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Saturday, August 23, 2008

Facts & Figures on Violence Against Women


Violence against women and girls continues unabated in every continent, country and culture. It takes a devastating toll on women’s lives, on their families, and on society as a whole. Most societies prohibit such violence — yet the reality is that too often, it is covered up or tacitly condoned. — UN Secretary-General Ban Ki-Moon, 8 March 2007

Violence against women and girls is a problem of pandemic proportions. At least one out of every three women around the world has been beaten, coerced into sex, or otherwise abused in her lifetime — with the abuser usually someone known to her . Perhaps the most pervasive human rights violation that we know today, it devastates lives, fractures communities, and stalls development.

Statistics paint a horrifying picture of the social and health consequences of violence against women. For women aged 15 to 44 years, violence is a major cause of death and disability . In a 1994 study based on World Bank data about ten selected risk factors facing women in this age group, rape and domestic violence rated higher than cancer, motor vehicle accidents, war and malaria . Moreover, several studies have revealed increasing links between violence against women and HIV/AIDS. Women who have experienced violence are at a higher risk of HIV infection: a survey among 1,366 South African women showed that women who were beaten by their partners were 48 percent more likely to be infected with HIV than those who were not .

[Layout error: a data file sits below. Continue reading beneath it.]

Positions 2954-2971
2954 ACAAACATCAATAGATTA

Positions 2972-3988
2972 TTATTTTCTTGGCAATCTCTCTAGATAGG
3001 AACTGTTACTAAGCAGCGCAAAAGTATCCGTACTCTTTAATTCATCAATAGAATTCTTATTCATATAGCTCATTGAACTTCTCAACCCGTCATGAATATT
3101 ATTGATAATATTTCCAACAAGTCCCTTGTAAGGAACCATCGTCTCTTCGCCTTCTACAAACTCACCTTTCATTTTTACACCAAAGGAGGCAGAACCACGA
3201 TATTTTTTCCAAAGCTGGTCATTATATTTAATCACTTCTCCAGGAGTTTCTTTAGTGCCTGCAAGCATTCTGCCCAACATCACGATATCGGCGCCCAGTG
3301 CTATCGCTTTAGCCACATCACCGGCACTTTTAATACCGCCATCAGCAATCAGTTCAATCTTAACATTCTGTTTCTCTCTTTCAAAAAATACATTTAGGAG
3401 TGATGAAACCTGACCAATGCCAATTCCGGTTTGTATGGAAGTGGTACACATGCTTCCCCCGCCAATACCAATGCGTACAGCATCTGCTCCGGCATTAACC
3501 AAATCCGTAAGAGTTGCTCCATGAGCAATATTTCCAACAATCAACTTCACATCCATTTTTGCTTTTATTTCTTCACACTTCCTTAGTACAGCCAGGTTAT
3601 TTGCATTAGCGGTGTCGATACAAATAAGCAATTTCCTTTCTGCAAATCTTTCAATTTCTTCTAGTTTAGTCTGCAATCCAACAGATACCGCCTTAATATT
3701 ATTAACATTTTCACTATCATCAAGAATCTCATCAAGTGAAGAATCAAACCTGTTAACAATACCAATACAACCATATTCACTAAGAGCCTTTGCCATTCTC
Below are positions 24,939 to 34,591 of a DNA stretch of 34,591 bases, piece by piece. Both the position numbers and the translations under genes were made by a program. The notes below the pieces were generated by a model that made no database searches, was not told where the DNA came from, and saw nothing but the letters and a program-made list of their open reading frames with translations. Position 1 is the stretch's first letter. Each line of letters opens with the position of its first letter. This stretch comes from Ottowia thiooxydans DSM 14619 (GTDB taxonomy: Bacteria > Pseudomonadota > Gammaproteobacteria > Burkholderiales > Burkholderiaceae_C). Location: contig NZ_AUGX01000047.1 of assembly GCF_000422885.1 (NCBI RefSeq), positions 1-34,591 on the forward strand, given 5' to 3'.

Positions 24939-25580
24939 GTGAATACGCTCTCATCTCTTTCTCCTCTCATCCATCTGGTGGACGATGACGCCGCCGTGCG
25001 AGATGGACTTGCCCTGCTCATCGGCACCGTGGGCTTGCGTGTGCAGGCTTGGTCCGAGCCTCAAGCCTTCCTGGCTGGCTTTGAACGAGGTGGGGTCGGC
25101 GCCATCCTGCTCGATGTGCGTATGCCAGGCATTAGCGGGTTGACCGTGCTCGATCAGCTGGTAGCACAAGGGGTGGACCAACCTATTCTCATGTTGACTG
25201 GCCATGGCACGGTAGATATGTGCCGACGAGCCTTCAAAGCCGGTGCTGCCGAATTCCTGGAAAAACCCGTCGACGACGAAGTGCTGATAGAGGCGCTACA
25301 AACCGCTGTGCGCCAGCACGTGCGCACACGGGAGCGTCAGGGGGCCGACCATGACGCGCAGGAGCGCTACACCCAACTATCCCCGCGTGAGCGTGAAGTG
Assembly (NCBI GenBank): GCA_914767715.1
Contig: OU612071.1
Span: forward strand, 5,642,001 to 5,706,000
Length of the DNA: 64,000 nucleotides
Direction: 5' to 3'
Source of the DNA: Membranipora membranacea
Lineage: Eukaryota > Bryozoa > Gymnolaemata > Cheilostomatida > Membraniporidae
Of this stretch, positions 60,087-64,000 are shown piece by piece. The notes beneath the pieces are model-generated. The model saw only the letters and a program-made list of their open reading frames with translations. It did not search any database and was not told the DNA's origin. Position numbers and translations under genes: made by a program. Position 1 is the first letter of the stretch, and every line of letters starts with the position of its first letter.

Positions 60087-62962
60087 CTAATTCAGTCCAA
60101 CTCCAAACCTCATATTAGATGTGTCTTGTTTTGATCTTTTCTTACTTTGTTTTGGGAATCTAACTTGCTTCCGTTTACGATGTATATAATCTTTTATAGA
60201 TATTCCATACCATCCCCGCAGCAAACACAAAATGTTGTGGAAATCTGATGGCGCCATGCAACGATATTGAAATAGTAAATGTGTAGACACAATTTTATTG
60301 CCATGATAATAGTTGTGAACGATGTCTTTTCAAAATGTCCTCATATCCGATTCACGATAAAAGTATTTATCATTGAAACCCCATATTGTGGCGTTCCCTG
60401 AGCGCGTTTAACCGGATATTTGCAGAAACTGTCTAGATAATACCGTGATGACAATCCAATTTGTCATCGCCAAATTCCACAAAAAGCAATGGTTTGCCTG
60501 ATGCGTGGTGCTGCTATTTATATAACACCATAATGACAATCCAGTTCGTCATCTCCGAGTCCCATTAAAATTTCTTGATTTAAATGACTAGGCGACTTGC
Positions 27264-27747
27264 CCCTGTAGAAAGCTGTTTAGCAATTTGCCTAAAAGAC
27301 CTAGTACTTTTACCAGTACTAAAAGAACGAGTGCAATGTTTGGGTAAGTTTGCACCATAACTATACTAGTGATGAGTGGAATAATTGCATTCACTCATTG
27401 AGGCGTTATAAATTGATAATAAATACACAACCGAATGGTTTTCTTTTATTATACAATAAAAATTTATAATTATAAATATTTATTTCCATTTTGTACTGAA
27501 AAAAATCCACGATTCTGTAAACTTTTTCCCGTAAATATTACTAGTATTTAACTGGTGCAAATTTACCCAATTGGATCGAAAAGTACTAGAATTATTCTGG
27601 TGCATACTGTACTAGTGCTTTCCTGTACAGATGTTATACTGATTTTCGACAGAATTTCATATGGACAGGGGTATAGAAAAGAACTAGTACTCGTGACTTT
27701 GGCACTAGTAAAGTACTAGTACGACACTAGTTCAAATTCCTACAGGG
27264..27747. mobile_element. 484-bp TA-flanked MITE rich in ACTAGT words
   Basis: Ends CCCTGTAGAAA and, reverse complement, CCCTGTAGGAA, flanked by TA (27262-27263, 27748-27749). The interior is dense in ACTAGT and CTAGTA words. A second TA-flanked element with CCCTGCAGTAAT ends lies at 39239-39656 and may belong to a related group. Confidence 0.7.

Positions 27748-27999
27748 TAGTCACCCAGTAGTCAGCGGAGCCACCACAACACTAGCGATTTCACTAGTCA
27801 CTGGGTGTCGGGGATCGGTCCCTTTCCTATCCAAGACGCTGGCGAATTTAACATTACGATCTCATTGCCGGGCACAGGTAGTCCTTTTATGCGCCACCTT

The economic cost of violence against women is considerable — a 2003 report by the US Centers for Disease Control and Prevention (CDC) estimates that the costs of intimate partner violence in the United States alone exceed US$5.8 billion per year: US$4.1 billion are for direct medical and health care services, while productivity losses account for nearly US$1.8 billion . Violence against women impoverishes individuals, families and communities, reducing the economic development of each nation .


In 1996, the United Nations General Assembly established the UN Trust Fund in Support of Actions to Eliminate Violence against Women. The Trust Fund is managed by UNIFEM and is the only multilateral grant-making mechanism that supports local, national and regional efforts to combat violence. Since it began operations in 1997, the Trust Fund has awarded more than US$19 million to 263 initiatives to address violence against women in 115 countries. Raising awareness of women’s human rights, these UNIFEM-supported efforts have linked activists and advocates from all parts of the world; shown how small, innovative projects impact laws, policies and attitudes; and has begun to break the wall of silence by moving the issue onto public agendas everywhere.

Some facts and figures from around the world:


Harmful Traditional Practices

Harmful traditional practices are forms of violence that have been committed against women in certain communities and societies for so long that they are considered part of accepted cultural practice. These violations include female genital mutilation or cutting (FGM), dowry murder, so-called “honour killings,” and early marriage. They lead to death, disability, physical and psychological harm for millions of women annually.

Female Genital Mutilation (FGM)